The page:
Leftist leader Luiz Inacio Lula da Silva sworn in as president of Brazil

Leftist leader Luiz Inacio Lula da Silva was sworn in as president of Brazil on Sunday under tightened security in the capital Brasilia following threats of violence by supporters of his far-right predecessor Jair Bolsonaro.

In a speech to Congress, Lula said he was receiving a ruined country where hunger had returned under Bolsonaro, whose government he said had depleted resources for education, health and the conservation of forests, and undermined human rights.

He accused Bolsonaro's "negationist" administration of committing "genocide" by failing to respond properly to the COVID-19 pandemic that killed more than 680,000 Brazilians.

Lula said he won October's election against opponents who had attacked the country's internationally-praised voting system.

"If we are here, it is thanks to the political awareness of Brazilian society and the democratic front that we formed," he said. "Democracy was the great victor, overcoming the greatest mobilization of public and private resources ever seen and the most violent threat to freedom to vote."

After the swearing-in, Lula was due to drive in an open-top Rolls-Royce to the Planalto palace to don the presidential sash before a crowd of 30,000 supporters, while tens of thousands gathered to celebrate on Brasilia's esplanade.

The mood in the city was tense after the most fraught election in a generation.

Lula, 77, narrowly defeated Bolsonaro in October to win an unprecedented third presidential term after a hiatus that saw him spend a year and a half behind bars on corruption convictions that were later overturned.

His 580 days in prison reinforced his sense of social justice and convinced him of the need to prioritize ending poverty over boosting profits, allies said. read more

In his previous years as Workers Party (PT) president from 2003-2010, the former union leader lifted millions of Brazilians from poverty during a commodity boom that buoyed the economy.

Now, he faces the daunting challenge of improving Brazil's stagnant economy while also uniting a country that has become painfully polarized under Bolsonaro.

"A lot is expected of Lula. He'll have the difficult mission to restore normality and predictability in Brazil, and above all to rapidly deliver results that improve the quality of life for its inhabitants," said Creomar de Souza, director of Dharma Political Risk consultancy in Brasilia.

Bolsonaro left Brazil for Florida on Friday, avoiding having to hand over the sash to his rival, whose victory he has yet to recognize, while also removing himself from any immediate legal risks related to his time in office.

His supporters have protested for two months that the election was stolen and called for a military coup to stop Lula returning to office in a climate of vandalism and violence.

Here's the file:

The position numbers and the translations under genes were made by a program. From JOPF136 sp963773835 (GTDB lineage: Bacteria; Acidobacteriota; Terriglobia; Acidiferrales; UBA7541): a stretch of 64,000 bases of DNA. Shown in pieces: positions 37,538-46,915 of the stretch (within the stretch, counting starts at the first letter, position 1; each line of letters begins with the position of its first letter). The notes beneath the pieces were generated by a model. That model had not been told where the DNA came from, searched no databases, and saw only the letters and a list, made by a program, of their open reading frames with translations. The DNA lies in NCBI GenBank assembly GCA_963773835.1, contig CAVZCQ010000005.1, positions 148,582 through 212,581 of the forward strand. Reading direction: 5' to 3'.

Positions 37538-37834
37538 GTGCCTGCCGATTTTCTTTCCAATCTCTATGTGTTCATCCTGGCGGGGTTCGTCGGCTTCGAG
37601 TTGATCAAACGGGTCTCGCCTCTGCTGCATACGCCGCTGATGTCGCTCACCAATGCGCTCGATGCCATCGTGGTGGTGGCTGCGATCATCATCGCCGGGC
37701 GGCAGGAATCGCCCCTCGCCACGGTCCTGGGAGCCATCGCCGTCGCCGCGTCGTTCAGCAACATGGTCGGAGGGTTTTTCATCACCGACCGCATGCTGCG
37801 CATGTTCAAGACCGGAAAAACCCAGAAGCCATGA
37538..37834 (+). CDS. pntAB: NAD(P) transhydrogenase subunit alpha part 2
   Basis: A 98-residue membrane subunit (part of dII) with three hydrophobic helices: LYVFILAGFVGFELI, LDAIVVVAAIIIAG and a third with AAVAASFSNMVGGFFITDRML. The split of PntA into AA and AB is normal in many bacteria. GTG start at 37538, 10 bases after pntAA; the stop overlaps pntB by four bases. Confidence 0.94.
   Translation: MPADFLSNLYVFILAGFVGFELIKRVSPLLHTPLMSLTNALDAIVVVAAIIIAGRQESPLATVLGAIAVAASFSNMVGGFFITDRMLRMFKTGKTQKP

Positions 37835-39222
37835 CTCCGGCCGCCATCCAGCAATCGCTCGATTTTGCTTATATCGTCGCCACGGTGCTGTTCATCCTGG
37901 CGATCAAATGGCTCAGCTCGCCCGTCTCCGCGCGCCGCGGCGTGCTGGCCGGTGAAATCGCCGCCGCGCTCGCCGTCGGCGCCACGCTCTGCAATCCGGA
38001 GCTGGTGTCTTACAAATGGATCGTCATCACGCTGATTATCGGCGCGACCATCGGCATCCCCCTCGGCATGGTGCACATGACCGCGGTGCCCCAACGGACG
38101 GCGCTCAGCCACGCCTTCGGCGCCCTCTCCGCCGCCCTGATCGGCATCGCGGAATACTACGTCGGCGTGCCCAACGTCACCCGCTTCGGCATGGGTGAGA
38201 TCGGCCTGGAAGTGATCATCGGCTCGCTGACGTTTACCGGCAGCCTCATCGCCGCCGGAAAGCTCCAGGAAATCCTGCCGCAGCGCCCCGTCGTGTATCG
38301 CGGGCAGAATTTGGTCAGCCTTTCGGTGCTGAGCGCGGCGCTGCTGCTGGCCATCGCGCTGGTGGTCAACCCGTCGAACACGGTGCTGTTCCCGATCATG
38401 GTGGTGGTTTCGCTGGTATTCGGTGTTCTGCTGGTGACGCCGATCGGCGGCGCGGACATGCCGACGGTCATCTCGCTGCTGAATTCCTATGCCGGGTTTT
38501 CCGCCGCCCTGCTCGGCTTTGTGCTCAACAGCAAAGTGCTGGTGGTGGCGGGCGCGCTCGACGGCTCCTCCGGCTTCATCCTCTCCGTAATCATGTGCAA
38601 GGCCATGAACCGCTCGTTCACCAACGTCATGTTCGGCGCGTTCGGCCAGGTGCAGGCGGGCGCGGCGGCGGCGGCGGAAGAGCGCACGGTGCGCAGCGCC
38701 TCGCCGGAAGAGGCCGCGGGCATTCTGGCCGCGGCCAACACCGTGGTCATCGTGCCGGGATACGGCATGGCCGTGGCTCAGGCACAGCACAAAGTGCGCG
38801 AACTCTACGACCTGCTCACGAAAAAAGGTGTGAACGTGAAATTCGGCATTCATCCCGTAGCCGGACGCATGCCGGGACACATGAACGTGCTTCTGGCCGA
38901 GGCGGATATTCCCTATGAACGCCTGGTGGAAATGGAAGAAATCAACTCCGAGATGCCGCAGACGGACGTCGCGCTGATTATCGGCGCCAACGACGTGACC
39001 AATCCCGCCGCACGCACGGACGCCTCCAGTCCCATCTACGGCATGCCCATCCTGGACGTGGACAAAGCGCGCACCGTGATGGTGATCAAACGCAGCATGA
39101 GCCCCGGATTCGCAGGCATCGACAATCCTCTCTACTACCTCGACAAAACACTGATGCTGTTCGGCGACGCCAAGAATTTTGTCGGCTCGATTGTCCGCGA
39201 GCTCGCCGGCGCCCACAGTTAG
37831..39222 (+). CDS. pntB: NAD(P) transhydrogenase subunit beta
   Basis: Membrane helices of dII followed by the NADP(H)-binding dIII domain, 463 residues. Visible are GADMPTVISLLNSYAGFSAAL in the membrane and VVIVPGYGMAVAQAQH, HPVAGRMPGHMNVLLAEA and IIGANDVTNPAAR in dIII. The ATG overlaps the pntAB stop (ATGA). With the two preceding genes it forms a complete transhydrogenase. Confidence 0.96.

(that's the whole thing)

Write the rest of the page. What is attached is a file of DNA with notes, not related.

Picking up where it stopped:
Police detained a man on Sunday who was carrying fireworks and a knife and tried to enter the esplanade for the inauguration, Brasilia police said.

On Christmas Eve, a Bolsonaro supporter was arrested for making a bomb that was discovered on a truck laden with aviation fuel at the entrance to Brasilia airport, and confessed he was seeking to sow chaos to provoke a military intervention.

Lula said those responsible for anti-democratic acts would be held accountable, though he did not mention Bolsonaro.

"We do not carry any spirit of revenge against those who tried to subjugate the nation to their personal and ideological designs, but we will guarantee the rule of law," he said.

In a thinly veiled dig, acting President Hamilton Mourao, who was Bolsonaro's vice president, criticized his former boss for failing to lead the country and allowing anti-democratic sentiment to thrive after his October defeat at the polls.

"Leaders who were supposed to reassure and unite the nation ... allowed silence or inopportune and deleterious protagonism to create an atmosphere of chaos and social disintegration," Mourao said in a speech late on Saturday.

Mourao defended Bolsonaro's four years in power for leaving a strong economy, but criticized environmental backsliding after deforestation in the Amazon reached a 15-year-high.

As tens of thousands of Lula supporters arrived in central Brasilia for Sunday's celebrations, authorities deployed 10,000 police and troops to reinforce security and search participants, who cannot bring bottles, cans, flag masts or toy guns. Carrying firearms by civilians was also temporarily banned.

Organizers said delegations from 50 nations and 19 heads of state and governments, including the king of Spain, have confirmed their attendance.

On Friday, before flying to Florida, Bolsonaro delivered a teary address in which he condemned the Christmas Eve bomb plot as a "terrorist act" but praised his supporters who camped outside army barracks across the country calling for a coup.